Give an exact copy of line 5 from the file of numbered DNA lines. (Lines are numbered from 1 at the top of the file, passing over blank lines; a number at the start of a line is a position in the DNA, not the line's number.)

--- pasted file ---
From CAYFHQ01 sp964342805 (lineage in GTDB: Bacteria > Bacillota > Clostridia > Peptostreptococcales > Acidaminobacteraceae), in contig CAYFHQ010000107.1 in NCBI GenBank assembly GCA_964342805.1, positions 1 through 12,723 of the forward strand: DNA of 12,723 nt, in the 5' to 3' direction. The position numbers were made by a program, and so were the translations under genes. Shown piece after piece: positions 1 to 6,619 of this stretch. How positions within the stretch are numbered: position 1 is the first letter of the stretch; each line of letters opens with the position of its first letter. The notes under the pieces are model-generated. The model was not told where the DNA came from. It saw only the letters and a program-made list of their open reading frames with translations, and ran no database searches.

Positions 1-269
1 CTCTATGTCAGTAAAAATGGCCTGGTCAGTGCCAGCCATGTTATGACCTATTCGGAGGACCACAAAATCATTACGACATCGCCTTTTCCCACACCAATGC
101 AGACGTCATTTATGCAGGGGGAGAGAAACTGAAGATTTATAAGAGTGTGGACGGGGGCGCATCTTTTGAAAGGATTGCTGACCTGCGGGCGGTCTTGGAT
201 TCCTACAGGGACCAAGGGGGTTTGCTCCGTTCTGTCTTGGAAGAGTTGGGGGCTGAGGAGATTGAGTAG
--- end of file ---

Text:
201 TCCTACAGGGACCAAGGGGGTTTGCTCCGTTCTGTCTTGGAAGAGTTGGGGGCTGAGGAGATTGAGTAG